The Sedition Order: A Real Hope for Free Speech?

DESK BRIEF: The intended impact of the SC's relatively ambiguous Order remains unclear. 

On May 11th 2022, a three-Judge Bench consisting of Chief Justice of India N.V. Ramana and Justices Surya Kant  and Hima Kohli delivered an unexpected Order on the constitutionality of sedition

In an affidavit filed earlier this week, the Union government said it will ‘re-examine’ the constitutionality of Section 124A of the Indian Penal Code, 1860. Deferring the hearings until the re-examination is completed, the Order ‘hoped’ and ‘expected’ that no coercive action will be taken by State and Union law enforcement agencies under S 124A in the meanwhile. Investigations and hearings in existing cases under S 124A have been paused until the next hearing in July.

The Bench’s concerns with the rampant misuse of S 124A have been clear since the beginning of the hearings. However, its optimism that the police and Executive will fall in line with its ‘hopes’ belies the labyrinthine realities of criminal procedure in India. Even judgments that clearly declare laws unconstitutional take time to trickle down. And so, the intended impact of this relatively ambiguous Order remains unclear.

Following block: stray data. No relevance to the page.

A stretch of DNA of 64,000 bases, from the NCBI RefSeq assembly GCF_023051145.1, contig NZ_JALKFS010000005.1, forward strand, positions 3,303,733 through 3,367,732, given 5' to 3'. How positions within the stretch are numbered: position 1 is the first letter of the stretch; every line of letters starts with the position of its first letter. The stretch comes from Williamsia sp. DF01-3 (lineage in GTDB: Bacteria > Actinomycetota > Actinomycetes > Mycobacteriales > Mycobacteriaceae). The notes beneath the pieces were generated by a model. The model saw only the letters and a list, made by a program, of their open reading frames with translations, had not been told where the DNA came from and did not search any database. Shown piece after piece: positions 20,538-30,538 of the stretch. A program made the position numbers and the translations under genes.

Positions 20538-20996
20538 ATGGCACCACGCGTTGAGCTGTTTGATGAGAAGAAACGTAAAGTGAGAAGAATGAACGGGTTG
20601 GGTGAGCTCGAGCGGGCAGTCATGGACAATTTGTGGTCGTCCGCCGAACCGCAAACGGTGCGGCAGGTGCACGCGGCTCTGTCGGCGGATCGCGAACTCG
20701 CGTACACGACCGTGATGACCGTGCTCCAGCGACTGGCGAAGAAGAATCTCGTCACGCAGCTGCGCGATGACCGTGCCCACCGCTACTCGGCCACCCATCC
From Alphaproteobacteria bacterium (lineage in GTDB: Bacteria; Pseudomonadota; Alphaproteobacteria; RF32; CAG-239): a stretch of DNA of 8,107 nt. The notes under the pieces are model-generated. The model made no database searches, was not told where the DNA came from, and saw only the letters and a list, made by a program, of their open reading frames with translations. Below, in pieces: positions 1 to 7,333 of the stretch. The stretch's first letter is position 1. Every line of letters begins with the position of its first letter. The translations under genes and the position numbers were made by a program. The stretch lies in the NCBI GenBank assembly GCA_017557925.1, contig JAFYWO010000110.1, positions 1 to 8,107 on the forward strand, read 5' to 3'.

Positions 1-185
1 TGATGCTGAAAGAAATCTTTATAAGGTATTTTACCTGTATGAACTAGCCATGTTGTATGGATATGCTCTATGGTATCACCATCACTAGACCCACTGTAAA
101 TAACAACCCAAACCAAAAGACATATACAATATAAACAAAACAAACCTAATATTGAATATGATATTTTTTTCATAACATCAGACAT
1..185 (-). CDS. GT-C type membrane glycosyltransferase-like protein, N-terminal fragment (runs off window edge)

For example, in Shreya Singhal v Union of India (2015), the SC unambiguously struck down Section 66A of the Information and Technology Act, 2000, which criminalised transmitting ‘grossly offensive’ material online. As of 2021, police officers all over the country had continued to register 1,307 cases under the dead provision

Whether yesterday’s Order, which falls short of a clear stay on S 124A, will engender similar outcomes remains to be seen. Will police officers who continue to use S 124A be held in contempt of Court? How long will those newly accused under S 124A have to wait in custody before a Court hears their case and quashes the FIR against them? 

The Supreme Court’s quick acceptance of the Union’s re-examination request demands equal attention. Hearings are rarely deferred because the Executive expresses an intention to re-examine the challenged law. As the petitioners noted, similar requests for deferral were rejected in the Right to Privacy hearings at the SC and, more recently, in the marital rape hearings at the Delhi High Court. The end result of re-examination, in this case, is uncertain. Will the Union repeal the law or regulate its use? The Union’s earlier affidavit states that the provision is constitutional and guidelines are enough to prevent misuse, indicating that regulation is likely. 

For now, the Order offers qualified hope—those held in police custody under the sole charge of S 124A are likely to be granted bail. The arrest of a journalist booked under sedition was stayed by the Rajasthan High Court mere hours after the SC’s Order. However, for the likes of sedition-accused Sharjeel Imam and Umar Khalid, charged as they are under a gamut of criminal laws including the Unlawful Activities (Prevention) Act, 1967, the future is not as bright.

While it appears inevitable that the Court will be called upon to rule on S 124A again, this is unlikely to happen before Ramana CJI’s retirement in August 2022. The CJI has lamented the colonial legacy and misuse of sedition law before. Yesterday’s Order may mark one of his last attempts at shaping a law he has past critiqued.